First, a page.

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When electrons move regardless of the what the voltage is, is the strength of the magnetic field a constant?

My understanding of the ammeter is the magnetic field of the moving electron effectively moves the needle and this tells us the amps. But, this would mean regardless of the voltage all electrons must create the same magnetic field strength?

How do you prove experimentally this is true? Have there been experiments to prove this?

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Yes the strength of the magnetic field produced by a (constant) electrical current only depends on the current. It does not depend on the electrostatic voltage which put those charges into motion in the first place.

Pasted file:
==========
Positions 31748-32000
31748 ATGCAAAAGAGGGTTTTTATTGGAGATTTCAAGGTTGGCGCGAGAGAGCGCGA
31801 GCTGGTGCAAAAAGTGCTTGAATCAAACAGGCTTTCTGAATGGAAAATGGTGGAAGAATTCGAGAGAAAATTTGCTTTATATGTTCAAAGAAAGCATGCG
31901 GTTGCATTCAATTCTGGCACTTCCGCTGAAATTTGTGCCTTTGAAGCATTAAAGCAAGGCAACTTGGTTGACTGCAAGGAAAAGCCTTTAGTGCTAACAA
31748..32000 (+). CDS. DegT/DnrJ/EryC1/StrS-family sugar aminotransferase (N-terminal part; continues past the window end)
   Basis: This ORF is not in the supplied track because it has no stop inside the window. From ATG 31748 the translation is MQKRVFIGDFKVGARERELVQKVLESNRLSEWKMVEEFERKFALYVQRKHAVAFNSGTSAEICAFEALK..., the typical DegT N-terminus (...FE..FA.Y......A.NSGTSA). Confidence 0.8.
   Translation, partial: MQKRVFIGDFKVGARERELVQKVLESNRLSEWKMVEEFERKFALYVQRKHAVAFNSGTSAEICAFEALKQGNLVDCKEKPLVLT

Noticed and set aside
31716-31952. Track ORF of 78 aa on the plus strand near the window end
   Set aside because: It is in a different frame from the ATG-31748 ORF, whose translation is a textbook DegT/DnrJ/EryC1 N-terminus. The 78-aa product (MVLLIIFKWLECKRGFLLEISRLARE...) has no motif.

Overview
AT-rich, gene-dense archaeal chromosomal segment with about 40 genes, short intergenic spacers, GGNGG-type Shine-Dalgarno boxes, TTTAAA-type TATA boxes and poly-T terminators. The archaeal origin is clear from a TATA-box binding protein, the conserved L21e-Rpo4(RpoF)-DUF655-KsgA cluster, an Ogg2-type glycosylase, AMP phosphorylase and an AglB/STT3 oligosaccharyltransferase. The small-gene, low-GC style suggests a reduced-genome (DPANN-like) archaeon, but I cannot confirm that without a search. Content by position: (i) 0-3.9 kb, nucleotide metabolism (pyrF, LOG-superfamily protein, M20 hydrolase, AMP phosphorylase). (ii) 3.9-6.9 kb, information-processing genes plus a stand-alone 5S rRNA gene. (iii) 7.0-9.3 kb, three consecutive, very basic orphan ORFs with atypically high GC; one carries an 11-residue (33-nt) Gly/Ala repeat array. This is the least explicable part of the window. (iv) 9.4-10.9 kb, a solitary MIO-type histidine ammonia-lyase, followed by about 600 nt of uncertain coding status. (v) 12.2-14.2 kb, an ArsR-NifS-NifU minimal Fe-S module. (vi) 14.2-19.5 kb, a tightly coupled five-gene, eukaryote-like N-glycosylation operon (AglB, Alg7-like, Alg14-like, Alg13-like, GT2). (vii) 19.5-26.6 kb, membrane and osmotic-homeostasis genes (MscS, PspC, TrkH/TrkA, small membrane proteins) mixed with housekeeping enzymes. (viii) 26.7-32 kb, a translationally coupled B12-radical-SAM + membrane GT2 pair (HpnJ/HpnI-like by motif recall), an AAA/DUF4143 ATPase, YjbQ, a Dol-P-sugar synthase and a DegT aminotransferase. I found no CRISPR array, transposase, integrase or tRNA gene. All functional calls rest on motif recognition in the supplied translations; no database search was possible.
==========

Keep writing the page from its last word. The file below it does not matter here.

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  • $\begingroup$ Thanks. I am not a physicist, but I find these materials interesting to learn. How do you increase the current without increasing the voltage? If you connect two batteries in parallel would that work? $\endgroup$ – adam_j_knight Apr 17 at 23:15
  • $\begingroup$ Well there are a lot of ways, depending on what materials & equipment you are using. If you connect multiple wires to the same battery, each wire will have the same amount of current as before, so you will have multiplied your current. The only possible issue is now the battery will drain much faster. Another way to increase current would be to use a wire which has lower electrical resistance. $\endgroup$ – Arturo don Juan Apr 21 at 17:24

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